We are splitting this holiday fun in to two posts to spread the joy, so the BESTies broke keto and ate ten loaves of French bread, leaving the WORSTies to figure out why they woke up puffy and twenty pounds heavier with the roof of their mouth feeling like they gargled razor blades as they ponder if Taylor Swift adopted a dog for Christmas and named it Scooter just so she could say; “bad Scooter, now I have to stick your nose in this smelly poop you made Scooter. When will you ever learn Scooter? Naughty Scooter! You have been a bad boy, Scooter.”

Without further ado, we bring out the WORSTies!

Every year has a sludgy ooze of horribly designed record sleeves and 2019 was no different. I am forever dismayed at the reliance on glossy posed photos of the artist to try to “move units” in this industry, and I have to admit to being thrown off center by the heavy reliance on retro 80s style. As someone who survived that as a child, I can’t see any point in returning to that vapid glossy falseness. Much like people who crow about Ronald Reagan being a great president, trust me when I tell you that you wouldn’t utter such words if you lived through it up close. Point being that there are so many terrible album covers out there that it is safe for you, the discerning internet browser, to assume that I hated them all. Lock each and every one in here at number eleven on the list of doom. Unless you mean Burna Boy who made giant Nigerian currency with his face on it, because that is just ballers ballin’.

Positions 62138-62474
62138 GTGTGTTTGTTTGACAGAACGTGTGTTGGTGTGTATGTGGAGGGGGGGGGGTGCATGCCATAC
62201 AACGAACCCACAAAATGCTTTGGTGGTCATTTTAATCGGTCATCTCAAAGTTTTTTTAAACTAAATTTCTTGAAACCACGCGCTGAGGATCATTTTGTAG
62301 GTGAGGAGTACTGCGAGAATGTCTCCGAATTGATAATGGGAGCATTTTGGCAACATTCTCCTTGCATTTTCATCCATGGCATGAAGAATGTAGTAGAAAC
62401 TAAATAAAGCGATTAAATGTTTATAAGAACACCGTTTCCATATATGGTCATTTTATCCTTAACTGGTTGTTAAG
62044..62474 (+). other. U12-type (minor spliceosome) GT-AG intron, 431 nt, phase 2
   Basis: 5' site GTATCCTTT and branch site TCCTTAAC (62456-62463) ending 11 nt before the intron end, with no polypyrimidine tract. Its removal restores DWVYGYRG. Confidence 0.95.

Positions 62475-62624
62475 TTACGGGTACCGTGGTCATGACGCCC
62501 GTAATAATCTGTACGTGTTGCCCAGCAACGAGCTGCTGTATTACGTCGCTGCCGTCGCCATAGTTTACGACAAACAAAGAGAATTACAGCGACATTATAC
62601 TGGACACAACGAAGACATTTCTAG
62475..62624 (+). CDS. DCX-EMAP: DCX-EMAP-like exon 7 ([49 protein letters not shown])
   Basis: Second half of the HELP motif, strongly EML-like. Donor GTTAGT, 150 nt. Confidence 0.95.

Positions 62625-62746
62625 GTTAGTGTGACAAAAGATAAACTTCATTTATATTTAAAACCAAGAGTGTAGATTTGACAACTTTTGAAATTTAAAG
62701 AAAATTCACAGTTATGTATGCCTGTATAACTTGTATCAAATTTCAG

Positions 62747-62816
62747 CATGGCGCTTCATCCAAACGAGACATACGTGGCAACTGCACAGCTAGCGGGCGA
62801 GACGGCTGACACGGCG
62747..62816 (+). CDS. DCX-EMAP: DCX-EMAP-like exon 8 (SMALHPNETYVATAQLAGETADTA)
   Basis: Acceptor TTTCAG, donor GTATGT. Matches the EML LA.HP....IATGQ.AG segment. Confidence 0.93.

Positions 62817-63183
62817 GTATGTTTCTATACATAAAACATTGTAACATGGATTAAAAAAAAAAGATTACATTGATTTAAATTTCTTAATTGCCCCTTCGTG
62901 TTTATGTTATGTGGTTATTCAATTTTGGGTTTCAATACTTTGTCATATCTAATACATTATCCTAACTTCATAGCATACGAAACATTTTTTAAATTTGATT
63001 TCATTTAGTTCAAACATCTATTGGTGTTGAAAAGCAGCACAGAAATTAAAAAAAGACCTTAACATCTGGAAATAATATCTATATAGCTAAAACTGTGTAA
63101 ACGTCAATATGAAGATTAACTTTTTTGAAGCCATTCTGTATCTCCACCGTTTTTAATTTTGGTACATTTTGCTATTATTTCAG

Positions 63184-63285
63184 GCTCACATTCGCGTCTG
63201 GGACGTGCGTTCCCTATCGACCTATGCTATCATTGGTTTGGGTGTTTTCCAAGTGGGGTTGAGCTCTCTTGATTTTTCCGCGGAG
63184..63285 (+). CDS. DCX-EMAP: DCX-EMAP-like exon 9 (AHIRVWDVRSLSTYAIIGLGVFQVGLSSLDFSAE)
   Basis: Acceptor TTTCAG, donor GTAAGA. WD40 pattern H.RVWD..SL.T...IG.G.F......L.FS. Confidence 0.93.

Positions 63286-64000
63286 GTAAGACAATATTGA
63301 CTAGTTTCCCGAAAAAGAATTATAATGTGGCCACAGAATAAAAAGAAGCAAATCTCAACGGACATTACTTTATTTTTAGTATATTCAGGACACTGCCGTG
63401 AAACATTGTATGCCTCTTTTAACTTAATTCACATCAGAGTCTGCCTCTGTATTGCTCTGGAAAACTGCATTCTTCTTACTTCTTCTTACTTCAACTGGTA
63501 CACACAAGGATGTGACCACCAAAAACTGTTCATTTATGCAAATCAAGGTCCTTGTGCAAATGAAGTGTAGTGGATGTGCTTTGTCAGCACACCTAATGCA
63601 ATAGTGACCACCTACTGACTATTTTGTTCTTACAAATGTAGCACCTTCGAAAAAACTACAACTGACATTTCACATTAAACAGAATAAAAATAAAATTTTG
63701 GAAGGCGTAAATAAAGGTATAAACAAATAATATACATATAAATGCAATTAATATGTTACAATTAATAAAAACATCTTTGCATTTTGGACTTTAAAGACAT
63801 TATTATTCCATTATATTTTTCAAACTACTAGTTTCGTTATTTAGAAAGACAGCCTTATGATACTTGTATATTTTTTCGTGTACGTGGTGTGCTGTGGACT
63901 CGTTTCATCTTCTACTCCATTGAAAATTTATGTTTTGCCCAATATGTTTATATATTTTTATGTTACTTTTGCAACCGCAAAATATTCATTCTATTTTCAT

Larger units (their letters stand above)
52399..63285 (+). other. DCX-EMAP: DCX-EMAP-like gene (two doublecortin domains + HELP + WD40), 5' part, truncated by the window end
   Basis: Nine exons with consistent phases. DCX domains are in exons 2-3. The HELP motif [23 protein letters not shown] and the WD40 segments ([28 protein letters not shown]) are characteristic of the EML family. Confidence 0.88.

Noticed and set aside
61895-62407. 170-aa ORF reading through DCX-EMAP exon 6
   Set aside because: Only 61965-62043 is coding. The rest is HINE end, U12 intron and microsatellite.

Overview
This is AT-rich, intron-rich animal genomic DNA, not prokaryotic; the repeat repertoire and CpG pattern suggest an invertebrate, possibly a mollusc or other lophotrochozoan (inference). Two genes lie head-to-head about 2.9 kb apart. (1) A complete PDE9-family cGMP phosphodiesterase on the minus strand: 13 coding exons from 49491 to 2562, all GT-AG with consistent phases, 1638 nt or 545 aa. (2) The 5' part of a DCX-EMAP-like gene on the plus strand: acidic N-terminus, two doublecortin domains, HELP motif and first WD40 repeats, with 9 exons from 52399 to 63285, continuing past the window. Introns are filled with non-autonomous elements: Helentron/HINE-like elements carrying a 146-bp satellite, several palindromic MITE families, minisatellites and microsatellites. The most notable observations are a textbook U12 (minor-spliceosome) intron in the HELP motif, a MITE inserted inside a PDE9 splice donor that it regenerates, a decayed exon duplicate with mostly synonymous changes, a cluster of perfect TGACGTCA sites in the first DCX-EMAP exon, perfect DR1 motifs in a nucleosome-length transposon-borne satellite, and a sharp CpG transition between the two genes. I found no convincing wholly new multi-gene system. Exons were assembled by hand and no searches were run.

Lana Del Rey made an intentionally bad album cover with an intentionally bad and limp album name adorned with her wrapped around Jack Nicholson’s son on a sailboat as her sister snaps photos and even included a cover of a Sublime song which is really a Gershwin song from Porgy and Bess and it all just worked because she couldn’t be stopped musically. Much like Vampire Weekend, she manages to connect to our innermost emotions by being wildly removed from our everyday existence.

Speaking of VW. WTF? FOTB?

Ezra Koenig likened the cover art of Father Of The Bride to that of The Beatles White Album. Seriously, fuck that guy for even saying something like that. And fuck him for naming his record with this awful title. And FUCK him for slapping this un-ironic non-kitsch just plain stupid and ugly thing together.

There has never been a shittier album cover to top the charts.

Never. Ever.